I will now begrudgingly admit to having a closed-minded attitude, something I so deplore in others, when it came to being so vehemently anti-adaptation. I failed to see film as an art form in its own right, at least not when it was using a literary influence as a crutch. I was convinced that, by being unfaithful to the book it was based on, a film must be inherently bad - and I'm sure I was not alone in that conviction. It's only recently that I've realised (and I am well aware that every rule is defined by its exceptions) that films that remain closest to the books they are based on are often the worst adaptations. Let's be honest, the experience of reading a novel is intrinsically different to that of watching a film. My reliance on screenwriters and directors to follow the book... well, by the book, and to be dismissive of those that did not was a misplaced categoriastion. A director who rejects infidelity will have a hard time creating anything more impressive than a 'fairly good' film.

The origin of the word 'adaptation' stems from Darwinian theory, and of course means change - change in order to survive in a new environment. Simply lifting the contents of the page and placing them on the screen guarantees extinction - a faithful adaptation is almost paradoxical. Reading a book is an imaginative act: a film adaptation is one person's reading of the book, creating from the words a multi-sensory experience of image, music and dialogue. It is impossible to represent in this all possible readings of the book. If our outrage is based on an inaccurate line, or a protagonist who is 'not how I imagined him' we have to accept that he was never going to be. If we had made the film ourselves, no doubt it would be almost entirely different, and we should accept the director's creation as a new work of their imagination rather than a mere translation of book to film. Consider how often we come across a painting inspired by a play (Ophelia springs to mind most readily), a poem inspired by a painting, a piece of music inspired by a fairy tale. Are we to dismiss these on the grounds they are not a direct replica of the original, because they are not how our own interpretation may have turned out?

Let me use a famous adaptation to illustrate my point. Of course, as a closet geek, this example will be Lord of the Rings. I cross my heart, I've read it (more than once!), and not very long ago, and I loved them. But the idea of a faithful adaptation makes my stomach churn. I've spent enough of my life on the brink of insanity, following twelve hours holed up in a student living room, stinking of smoke and Doritos and clutching a misplaced sense of pride that I finally made it to Mount Doom, thank you very much. I would not appreciate a 72 hour saga, which is no doubt what we would be left with without Peter Jackson's tactful trimmings and embellishments. Let this remind us that the success of a good adaptation does not rely on the act of simply changing things, but on allowing the right elements of the raw novel to evolve on screen.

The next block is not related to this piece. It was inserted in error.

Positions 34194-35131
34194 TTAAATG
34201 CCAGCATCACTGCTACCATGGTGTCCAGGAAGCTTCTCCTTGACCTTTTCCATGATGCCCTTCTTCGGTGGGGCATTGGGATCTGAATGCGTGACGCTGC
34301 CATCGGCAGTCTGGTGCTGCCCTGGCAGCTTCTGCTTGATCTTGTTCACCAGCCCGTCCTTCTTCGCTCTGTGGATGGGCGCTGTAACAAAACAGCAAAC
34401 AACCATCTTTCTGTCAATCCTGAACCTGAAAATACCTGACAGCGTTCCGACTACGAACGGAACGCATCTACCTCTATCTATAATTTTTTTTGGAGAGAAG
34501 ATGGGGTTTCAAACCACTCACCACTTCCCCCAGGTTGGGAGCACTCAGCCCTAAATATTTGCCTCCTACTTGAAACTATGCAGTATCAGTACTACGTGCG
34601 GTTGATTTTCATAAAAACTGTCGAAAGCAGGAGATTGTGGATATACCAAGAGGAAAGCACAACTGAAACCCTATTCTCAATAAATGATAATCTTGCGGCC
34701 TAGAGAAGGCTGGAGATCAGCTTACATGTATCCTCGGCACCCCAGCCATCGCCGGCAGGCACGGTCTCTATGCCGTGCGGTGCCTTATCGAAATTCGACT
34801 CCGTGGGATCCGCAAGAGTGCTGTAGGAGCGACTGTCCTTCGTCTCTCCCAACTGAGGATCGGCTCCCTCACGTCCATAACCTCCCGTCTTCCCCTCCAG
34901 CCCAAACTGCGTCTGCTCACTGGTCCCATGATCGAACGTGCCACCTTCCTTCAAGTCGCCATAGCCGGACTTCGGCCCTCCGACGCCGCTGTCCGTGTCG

Monday, 5 November 2012

Review: Paul Thomas Anderson's 'The Master'

"You do this for a billion years - or not at all"

Release Date: 16th November (or out now on 70mm film at the Odeon West End)
Paul Thomas Anderson
Joaquin Phoenix, Philip Seymour-Hoffman, Amy Adams

If you've been drumming your fingers since 2007 and yearning for the release Paul Thomas Anderson's most recent masterpiece, rest assured you will be rewarded for your patience. From the very first second - choppy Pacific waters and a prolonged shot of shifting, stormy eyes, urged forwards with the booming orchestra of Johnny Greenwood's perfect score - it's obvious that the past five years of Anderson's life have not been spent idly.

The story is one of power, manipulation, trauma, vulnerability, love and loneliness... but the story was somewhat insignificant. It feels that Anderson isn't trying to tell a story, nor give us a narrative - his plot just serves as a canvas for the characters he is painting. And, much like Plainview and Eli in TWBB, what we care about is this warped father/son-esque power struggle that his characters engage in. Joaquin Phoenix has gifted us with his most accomplished performance yet as Freddie Quale, an apt name for a Naval Veteran and a drunk who squirms with inner turmoil. Freddie seems so filled with pain that his entire body is curling in on itself. He is a man at sea in every sense - and he's lost control of his ship in stormy waters. His limbs spasm, violence takes him over and he unsteadily lurches across life. Anderson's characteristically brooding close ups (a la Daniel Plainview) show us a man broken by war and desperate for somewhere to rest. Enter Seymour-Hoffman, that is Lancaster Dodd - a charismatic, enchanting ship commander who looks past Freddie's erratic, anti-social behaviour and takes him under his wing after he stows away on the good ship Alethia.